A Brief History of Colonial and Revolutionary Piscataway
Piscataway Township is the fifth oldest town in New Jersey and among the 50 oldest towns in the United States. The New Market area was the colonial settlement of “Quibbletown,” which consisted of a grist mill, a tavern, an inn, a stage depot, and about a dozen homes. The land that we now know as Piscataway changed hands and shape many times over hundreds of years. The first documented Piscataway land grant was made by New Jersey’s first Colonial Governor Philip Carteret on December 11, 1666 to Daniel Pierce, John Pike, and seven other associates from Newbury, MA. The land comprised more than 100 square miles from the Raritan River to the Rahway River, and cost 80 pounds. In an land flip common in the days of the New Jersey Lord Proprietors, a week later, they sold one-third of the tract to John Martin (1620 – 1687), Charles Gilman (1642-1695), Hugh Dunn (1650-1694), and Hopewell Hull (1636-1693) for 30 pounds. These four founded Piscataway. The name Piscataway is derived from the Piscataqua River in New Hampshire, by later settlers who migrated from that area to New Jersey.
Because the southern bank of the Raritan river contained no settlements, Piscataway Township also included the future Middlesex County across the river as well as most of Somerset County. In 1693, it extended as far as Somerville and Princeton, an area of approximately 300 square miles. Today, Piscataway covers 19.1 miles.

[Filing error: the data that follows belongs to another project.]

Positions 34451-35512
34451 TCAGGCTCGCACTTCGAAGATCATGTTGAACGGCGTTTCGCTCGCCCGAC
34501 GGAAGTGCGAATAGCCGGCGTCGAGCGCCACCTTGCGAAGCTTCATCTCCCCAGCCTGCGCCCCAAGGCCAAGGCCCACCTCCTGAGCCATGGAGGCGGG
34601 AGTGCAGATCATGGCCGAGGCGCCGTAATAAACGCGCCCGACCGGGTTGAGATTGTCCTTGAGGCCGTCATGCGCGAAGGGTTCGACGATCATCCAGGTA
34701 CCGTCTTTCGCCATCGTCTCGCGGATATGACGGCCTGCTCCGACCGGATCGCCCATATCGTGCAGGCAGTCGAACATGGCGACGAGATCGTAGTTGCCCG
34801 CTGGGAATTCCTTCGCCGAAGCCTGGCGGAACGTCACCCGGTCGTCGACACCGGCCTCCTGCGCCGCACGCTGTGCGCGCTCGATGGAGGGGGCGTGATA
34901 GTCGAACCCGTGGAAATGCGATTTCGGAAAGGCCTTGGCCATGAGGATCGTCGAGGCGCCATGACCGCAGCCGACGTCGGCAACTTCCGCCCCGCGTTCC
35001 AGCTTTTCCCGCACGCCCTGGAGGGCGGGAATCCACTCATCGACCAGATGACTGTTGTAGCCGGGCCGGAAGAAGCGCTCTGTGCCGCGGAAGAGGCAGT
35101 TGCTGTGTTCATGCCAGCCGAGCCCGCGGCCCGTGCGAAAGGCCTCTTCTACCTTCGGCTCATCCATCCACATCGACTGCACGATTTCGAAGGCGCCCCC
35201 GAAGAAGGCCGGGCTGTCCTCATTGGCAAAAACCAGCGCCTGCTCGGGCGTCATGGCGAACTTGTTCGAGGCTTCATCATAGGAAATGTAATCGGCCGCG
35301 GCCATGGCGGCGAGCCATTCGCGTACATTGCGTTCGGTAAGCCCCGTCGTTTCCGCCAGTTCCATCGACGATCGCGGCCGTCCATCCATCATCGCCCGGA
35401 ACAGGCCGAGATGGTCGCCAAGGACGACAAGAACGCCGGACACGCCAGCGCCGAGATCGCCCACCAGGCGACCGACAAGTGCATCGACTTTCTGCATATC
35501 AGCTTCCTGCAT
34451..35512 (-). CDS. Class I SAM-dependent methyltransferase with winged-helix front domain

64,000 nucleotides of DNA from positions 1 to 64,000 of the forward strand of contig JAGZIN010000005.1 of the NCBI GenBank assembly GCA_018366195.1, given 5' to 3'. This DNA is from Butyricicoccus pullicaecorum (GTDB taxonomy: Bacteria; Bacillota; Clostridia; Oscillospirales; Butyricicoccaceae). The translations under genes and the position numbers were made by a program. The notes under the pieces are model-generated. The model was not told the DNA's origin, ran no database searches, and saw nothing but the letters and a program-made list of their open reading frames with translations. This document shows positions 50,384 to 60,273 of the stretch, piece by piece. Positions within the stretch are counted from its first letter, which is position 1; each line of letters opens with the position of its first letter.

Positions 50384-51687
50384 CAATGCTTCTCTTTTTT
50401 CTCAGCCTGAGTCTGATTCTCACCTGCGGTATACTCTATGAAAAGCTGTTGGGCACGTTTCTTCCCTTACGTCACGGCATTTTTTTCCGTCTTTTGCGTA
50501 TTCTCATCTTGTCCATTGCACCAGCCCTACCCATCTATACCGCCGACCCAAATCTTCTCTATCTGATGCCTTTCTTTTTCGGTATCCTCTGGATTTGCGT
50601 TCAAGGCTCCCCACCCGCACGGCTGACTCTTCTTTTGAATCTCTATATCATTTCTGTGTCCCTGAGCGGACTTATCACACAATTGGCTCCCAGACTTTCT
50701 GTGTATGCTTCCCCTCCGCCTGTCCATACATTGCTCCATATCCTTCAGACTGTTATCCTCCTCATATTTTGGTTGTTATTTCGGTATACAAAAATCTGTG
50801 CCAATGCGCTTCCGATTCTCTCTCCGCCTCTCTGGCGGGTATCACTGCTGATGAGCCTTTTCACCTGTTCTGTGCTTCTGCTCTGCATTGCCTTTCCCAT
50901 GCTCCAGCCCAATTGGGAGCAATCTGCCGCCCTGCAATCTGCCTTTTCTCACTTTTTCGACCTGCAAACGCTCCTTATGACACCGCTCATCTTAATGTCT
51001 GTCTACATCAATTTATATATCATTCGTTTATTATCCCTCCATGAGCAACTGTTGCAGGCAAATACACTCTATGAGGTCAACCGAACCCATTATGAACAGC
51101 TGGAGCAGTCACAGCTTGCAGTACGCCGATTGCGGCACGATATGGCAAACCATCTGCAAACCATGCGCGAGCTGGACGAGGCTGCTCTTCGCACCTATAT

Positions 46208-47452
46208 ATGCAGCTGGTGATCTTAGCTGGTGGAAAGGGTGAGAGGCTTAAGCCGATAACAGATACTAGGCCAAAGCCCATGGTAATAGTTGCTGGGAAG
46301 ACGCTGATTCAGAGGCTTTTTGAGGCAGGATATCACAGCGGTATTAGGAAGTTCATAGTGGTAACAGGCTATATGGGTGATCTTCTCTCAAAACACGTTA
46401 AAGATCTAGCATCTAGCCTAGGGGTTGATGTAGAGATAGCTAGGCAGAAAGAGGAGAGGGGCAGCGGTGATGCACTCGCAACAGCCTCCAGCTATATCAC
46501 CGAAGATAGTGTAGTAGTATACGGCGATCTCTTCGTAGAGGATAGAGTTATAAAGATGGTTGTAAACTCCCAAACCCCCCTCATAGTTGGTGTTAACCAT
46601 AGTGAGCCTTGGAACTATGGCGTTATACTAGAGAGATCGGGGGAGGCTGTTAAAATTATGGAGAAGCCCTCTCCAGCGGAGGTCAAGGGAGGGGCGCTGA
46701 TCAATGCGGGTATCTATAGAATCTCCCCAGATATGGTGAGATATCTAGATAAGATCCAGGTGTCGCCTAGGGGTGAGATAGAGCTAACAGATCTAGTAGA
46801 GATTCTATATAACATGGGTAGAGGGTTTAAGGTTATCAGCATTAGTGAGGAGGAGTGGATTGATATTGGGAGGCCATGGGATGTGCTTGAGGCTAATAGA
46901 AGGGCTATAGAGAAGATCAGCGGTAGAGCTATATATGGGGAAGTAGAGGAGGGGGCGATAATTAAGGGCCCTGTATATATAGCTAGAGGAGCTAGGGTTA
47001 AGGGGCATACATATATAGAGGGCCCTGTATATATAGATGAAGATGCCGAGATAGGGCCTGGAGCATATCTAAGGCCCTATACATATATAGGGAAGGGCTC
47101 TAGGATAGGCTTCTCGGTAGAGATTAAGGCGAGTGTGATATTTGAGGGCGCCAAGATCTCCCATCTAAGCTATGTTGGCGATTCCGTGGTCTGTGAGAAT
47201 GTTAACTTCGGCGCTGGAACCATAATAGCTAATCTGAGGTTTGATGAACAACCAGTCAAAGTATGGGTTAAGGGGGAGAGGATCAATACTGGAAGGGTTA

The peace-loving Lenni-Lenape people who inhabited the area prior to the European settlers numbered only a few thousand. A tribe of the Algonquian group, the Lenni-Lenape lived in what is known now as the Mid-Atlantic region. Their settlements were semi-permanent, and while they cultivated some plants such as corn, pumpkins, beans, and tobacco, they lived chiefly by hunting and fishing. During the warmer months, they traveled east to the beach where they gathered oysters, clams, mussels, and fish, which were smoked and carried inland.
According to Walter Meuly, “in 1688, Somerset County was carved out of Middlesex County, partly at the expense of Piscataway.” During the Proprietary Period of New Jersey’s land purchases (1666-1703) there were many land disputes, overlapping land sales, and unfair purchases from the Lenni-Lenape people. Middlesex County was created several years earlier, in 1682. In the early 1700s, Piscataway stretched from the Watchung Mountains through the Raritan Valley. Parts of Piscataway were in now-Plainfield, Bound Brook, and Somerville. The Township also was on the south side of the Raritan River from the South River to New Brunswick and Franklin Township, and on the Millstone River to the East Jersey Partition Line near Princeton, Kingston, and Rocky Hill. By 1709, the west of the Raritan belonged to Somerset County. New Brunswick became a village that outstripped its parent, Piscataway, and incorporated under a royal charter in 1730.